A 26-year-old male was referred to the department of interventional radiology for sclerotherapy of an aggravating large facial AVM. He was treated with endovascular sclerotherapy in four sessions over 2 years. His initial computed tomography (CT) scan revealed a huge AVM involving the left side of his face, jaw, tongue, neck, and left ear (Fig. 1 A, B). His first external carotid artery (ECA) angiography revealed a very large AVM type IIIb (Fig. 1 C), according to the Cho classification (Cho et al. 2006).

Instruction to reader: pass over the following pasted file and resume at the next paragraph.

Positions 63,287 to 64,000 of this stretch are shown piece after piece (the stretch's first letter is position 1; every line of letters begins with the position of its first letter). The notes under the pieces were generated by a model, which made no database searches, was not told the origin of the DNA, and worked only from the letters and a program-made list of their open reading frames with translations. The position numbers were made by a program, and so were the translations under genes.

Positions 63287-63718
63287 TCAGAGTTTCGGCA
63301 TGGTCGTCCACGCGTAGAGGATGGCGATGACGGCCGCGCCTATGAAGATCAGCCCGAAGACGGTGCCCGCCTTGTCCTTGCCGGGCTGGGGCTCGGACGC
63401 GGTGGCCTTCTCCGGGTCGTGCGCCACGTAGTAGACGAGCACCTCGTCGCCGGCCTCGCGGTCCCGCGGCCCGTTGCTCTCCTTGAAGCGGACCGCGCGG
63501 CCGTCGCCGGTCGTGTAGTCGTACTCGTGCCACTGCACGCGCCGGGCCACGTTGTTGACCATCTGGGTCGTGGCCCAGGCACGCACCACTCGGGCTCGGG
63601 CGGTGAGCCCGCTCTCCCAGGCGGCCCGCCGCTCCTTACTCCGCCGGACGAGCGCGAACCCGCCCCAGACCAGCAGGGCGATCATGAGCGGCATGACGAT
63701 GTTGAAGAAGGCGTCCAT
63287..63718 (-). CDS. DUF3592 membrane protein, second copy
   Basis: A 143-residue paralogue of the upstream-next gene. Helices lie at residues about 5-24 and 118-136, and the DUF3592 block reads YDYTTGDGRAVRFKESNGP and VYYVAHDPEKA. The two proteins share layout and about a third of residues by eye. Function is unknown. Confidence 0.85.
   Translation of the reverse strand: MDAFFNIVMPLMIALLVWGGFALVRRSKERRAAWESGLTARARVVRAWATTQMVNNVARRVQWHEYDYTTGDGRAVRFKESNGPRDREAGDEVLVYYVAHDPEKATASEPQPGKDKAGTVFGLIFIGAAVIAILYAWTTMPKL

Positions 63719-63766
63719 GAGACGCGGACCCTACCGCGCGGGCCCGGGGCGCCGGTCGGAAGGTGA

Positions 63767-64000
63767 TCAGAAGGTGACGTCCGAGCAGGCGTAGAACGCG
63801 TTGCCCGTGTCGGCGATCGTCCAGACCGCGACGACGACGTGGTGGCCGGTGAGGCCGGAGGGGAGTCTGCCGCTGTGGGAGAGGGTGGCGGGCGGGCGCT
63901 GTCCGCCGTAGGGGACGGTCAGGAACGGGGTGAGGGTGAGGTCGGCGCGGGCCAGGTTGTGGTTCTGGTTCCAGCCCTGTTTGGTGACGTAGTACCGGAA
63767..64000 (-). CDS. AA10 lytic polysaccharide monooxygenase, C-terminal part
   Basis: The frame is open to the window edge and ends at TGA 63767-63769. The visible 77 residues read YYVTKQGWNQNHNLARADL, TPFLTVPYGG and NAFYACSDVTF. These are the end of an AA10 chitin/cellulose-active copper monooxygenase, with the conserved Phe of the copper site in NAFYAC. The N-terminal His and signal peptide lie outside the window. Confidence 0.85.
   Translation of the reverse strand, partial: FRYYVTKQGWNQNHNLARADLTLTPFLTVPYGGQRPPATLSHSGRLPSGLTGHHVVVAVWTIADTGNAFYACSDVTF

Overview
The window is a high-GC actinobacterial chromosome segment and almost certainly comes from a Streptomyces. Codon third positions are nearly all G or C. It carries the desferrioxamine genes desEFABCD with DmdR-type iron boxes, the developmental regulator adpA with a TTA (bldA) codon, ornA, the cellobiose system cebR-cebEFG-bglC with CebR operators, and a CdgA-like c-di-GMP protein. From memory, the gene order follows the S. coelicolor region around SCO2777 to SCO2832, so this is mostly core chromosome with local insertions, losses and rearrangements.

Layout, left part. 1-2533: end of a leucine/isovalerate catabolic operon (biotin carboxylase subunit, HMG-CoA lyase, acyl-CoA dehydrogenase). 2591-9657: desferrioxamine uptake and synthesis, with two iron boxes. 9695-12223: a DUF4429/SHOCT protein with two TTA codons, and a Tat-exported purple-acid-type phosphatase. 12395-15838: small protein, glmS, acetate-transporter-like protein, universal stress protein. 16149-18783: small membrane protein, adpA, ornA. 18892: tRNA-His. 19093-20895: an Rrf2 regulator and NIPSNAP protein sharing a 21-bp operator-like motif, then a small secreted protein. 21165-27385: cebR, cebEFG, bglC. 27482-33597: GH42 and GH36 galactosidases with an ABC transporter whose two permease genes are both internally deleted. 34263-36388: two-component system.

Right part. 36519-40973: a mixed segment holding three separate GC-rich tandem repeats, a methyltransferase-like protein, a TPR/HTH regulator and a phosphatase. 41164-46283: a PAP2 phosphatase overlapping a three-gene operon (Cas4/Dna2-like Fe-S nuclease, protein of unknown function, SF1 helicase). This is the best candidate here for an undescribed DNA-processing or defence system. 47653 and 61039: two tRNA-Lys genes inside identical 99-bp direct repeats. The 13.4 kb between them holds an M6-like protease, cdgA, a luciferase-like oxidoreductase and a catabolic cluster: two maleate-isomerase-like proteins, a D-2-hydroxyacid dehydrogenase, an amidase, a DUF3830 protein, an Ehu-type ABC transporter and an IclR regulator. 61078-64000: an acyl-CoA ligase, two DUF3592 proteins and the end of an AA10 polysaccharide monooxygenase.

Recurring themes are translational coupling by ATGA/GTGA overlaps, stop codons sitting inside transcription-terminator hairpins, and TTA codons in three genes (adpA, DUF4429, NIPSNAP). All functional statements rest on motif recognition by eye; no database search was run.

The procedure was performed in an angio-interventional suite under general anesthesia. Despite four sessions of sclerotherapy through transarterial approach and direct puncture, the AVM peak velocity was still high and some nidus was aggravated. We planned a transvenous approach to decrease the velocity of AVM and increase the efficacy of the sclerotherapy treatment. Access to the arterial and venous system was achieved by ultrasound-guided puncture of the right common femoral artery and right common femoral vein, respectively, using a micropuncture set (Cook Medical, Bloomington, Indiana). According to ECA angiography, we found the major drainage vein, a branch of the internal jugular vein. Then, the major drainage vein was catheterized using a 6-French Envoy guiding catheter (Cordis, Florida, USA) and 5-French headhunter catheter (Cook Medical, Bloomington, Indiana). Using this system, a micro-occlusion balloon (Optimo PB, Tokai medical products, Japan) was coaxially advanced, and venography using the microballoon catheter after inflation showed slower venous flow. Then we planned to use 1 mL of a 1:2 mixture of glue and iodized oil. Upon injection of the glue, inadvertent glue reflux occurred. We had no choice but to wait for the polymerization of the glue to prevent migration to the systemic flow. After a few seconds, we deflated the microballoon and tried to pull it out. However, it was stuck to the vessel wall due to the glue cast (Fig. 2 A). We forcefully pulled it out again. Unfortunately, its shaft broke in the guiding catheter, and the stuck microballoon was still not separated. We filled the inner lumen of the guiding catheter with glue after flushing it with dextrose 5% and waited for polymerization to fixate the broken microballoon catheter inside the guiding catheter (Fig. 2B). Then we pulled out the guiding catheter. Fortunately, the stuck microballoon was separated (Fig. 2 C), and two broken pieces of microballoon catheter were removed though femoral vein short sheath.